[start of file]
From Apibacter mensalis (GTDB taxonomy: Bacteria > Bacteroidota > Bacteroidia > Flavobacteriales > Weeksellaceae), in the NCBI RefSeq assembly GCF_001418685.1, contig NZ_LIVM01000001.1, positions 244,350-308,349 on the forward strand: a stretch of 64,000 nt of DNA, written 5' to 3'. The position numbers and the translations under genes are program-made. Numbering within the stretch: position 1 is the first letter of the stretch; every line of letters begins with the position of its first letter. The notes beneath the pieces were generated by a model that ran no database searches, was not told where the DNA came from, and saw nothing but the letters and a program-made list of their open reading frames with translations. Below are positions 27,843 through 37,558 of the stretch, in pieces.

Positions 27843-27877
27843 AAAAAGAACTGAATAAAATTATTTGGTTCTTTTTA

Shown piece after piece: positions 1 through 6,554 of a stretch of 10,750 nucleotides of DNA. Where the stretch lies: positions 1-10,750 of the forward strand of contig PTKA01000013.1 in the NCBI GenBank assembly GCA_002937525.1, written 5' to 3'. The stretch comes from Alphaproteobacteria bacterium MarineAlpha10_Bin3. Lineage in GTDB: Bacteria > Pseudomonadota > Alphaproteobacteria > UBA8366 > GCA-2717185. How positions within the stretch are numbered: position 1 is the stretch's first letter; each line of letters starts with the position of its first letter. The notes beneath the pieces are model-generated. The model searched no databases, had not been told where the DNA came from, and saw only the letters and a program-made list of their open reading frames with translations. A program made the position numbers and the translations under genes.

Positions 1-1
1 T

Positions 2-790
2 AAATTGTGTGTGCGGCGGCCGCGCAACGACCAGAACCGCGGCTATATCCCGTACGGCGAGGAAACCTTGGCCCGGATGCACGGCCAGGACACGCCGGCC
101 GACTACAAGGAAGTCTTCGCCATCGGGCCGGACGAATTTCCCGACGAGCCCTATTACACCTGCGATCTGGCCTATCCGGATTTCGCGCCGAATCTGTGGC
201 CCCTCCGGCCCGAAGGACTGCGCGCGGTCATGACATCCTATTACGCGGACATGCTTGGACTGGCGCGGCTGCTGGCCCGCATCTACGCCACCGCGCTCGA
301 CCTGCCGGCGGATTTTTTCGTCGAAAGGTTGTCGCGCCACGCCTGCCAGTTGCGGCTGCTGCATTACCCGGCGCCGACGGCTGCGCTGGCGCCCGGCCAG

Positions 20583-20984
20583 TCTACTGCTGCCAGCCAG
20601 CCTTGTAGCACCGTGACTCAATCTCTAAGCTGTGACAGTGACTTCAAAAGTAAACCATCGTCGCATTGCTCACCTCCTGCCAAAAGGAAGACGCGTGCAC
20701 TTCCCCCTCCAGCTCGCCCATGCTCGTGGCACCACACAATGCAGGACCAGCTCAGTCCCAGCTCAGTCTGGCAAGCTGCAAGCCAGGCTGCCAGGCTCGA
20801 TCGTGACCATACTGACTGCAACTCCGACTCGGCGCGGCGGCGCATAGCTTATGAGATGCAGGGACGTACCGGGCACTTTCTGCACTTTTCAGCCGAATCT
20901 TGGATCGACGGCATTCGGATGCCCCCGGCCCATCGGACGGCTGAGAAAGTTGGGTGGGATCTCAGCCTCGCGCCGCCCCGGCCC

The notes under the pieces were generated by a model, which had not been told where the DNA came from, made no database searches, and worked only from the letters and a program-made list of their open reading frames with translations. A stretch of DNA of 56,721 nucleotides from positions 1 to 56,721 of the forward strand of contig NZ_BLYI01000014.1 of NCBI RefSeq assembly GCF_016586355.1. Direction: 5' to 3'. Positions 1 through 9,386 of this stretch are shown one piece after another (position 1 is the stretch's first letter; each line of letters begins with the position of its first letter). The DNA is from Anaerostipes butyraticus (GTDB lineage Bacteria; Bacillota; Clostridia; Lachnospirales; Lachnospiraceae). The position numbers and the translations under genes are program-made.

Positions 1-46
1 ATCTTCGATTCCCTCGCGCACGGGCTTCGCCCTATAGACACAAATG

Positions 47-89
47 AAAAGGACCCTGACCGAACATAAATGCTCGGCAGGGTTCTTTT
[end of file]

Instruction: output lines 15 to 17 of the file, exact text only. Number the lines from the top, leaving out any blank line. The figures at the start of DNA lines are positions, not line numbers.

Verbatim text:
20701 TTCCCCCTCCAGCTCGCCCATGCTCGTGGCACCACACAATGCAGGACCAGCTCAGTCCCAGCTCAGTCTGGCAAGCTGCAAGCCAGGCTGCCAGGCTCGA
20801 TCGTGACCATACTGACTGCAACTCCGACTCGGCGCGGCGGCGCATAGCTTATGAGATGCAGGGACGTACCGGGCACTTTCTGCACTTTTCAGCCGAATCT
20901 TGGATCGACGGCATTCGGATGCCCCCGGCCCATCGGACGGCTGAGAAAGTTGGGTGGGATCTCAGCCTCGCGCCGCCCCGGCCC